Norway is one of the leaders in the transition to electric cars. Already, 80% of new car registrations in the country are for electric vehicles. Moreover, the government wants to reach 100% by 2025. Volkswagen is already bringing this goal closer by stopping sales of cars with internal combustion engines starting in 2024.

According to electrive, the German manufacturer planned such a refusal last year, and this time it confirmed its intentions. Therefore, the local dealer Møller Mobility Group will sell the last Volkswagen car with an internal combustion engine in December this year, after which only electric cars will remain in the range.

The importer has been working with Volkswagen cars since 1948 and is thus celebrating the 75th anniversary of the brand in Norway. During this time, 1.1 million cars have been sold, 102 thousand of which are the manufacturer’s electric cars, which Norwegians have been buying over the past ten years.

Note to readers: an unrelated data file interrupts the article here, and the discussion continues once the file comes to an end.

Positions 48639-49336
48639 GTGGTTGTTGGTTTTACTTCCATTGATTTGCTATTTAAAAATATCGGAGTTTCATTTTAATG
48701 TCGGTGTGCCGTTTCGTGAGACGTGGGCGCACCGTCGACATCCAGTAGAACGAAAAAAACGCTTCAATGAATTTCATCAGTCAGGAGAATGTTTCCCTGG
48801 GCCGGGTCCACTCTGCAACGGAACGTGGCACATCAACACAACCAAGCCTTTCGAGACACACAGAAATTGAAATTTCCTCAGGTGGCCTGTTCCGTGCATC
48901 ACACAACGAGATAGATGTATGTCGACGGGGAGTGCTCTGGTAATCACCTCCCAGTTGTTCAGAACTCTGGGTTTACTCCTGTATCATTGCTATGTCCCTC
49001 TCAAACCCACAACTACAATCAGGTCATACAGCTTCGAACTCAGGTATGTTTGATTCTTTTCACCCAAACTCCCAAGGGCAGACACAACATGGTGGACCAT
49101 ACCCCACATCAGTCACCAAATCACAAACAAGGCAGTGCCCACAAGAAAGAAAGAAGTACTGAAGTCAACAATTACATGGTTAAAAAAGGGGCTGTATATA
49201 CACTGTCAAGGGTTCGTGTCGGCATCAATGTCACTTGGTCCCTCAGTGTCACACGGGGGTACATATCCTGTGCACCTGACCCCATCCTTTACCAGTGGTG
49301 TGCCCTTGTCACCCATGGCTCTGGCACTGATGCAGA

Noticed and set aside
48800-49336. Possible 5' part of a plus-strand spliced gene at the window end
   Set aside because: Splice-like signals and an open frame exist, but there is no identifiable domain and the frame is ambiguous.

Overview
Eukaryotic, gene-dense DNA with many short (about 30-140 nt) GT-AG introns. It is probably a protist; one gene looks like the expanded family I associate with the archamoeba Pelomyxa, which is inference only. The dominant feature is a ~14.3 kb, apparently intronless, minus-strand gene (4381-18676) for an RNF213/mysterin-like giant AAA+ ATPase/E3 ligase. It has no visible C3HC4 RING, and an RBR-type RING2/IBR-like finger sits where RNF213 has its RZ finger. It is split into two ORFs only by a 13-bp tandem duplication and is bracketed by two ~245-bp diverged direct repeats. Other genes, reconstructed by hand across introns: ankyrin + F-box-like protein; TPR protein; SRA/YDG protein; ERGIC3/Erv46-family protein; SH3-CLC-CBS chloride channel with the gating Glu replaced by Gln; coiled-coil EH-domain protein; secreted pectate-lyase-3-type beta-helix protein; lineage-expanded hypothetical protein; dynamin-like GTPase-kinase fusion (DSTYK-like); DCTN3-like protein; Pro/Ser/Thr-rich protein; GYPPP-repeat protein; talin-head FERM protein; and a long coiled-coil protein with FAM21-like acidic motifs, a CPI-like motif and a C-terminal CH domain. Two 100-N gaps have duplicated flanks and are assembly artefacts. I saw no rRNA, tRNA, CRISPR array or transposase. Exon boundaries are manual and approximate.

“It may seem strange to celebrate the milestone by removing model icons from our portfolio, but this has been an ambitious and important initiative over time. The goal has been to drive change that we believe is of critical importance,” says Ulf Tore Hekneby, managing director of Volkswagen importer Harald A. Møller AS.

Over the past year, the VW ID.4 has been the second-best-selling car in Norway. At the end of September, 5,832 new cars were registered. The ID.3, with 2,615 units, took eighth place in the standings. “Concern brothers” are also among the top ten most popular: Skoda Enyaq is in third place (4,362 registrations), and Audi Q4 e-tron is in tenth place (2,145). However, the Tesla Model Y is by far the leader with 19,575 new registrations.

Mr. Huckneby also added that the sale of the last Golf this year will not only mark the end of an era, but also the beginning of another. The company is urging everyone to seriously consider an electric car as their next car, as “going electric is a crucial step in reducing the human carbon footprint and an important overall contribution to the fight against climate change.”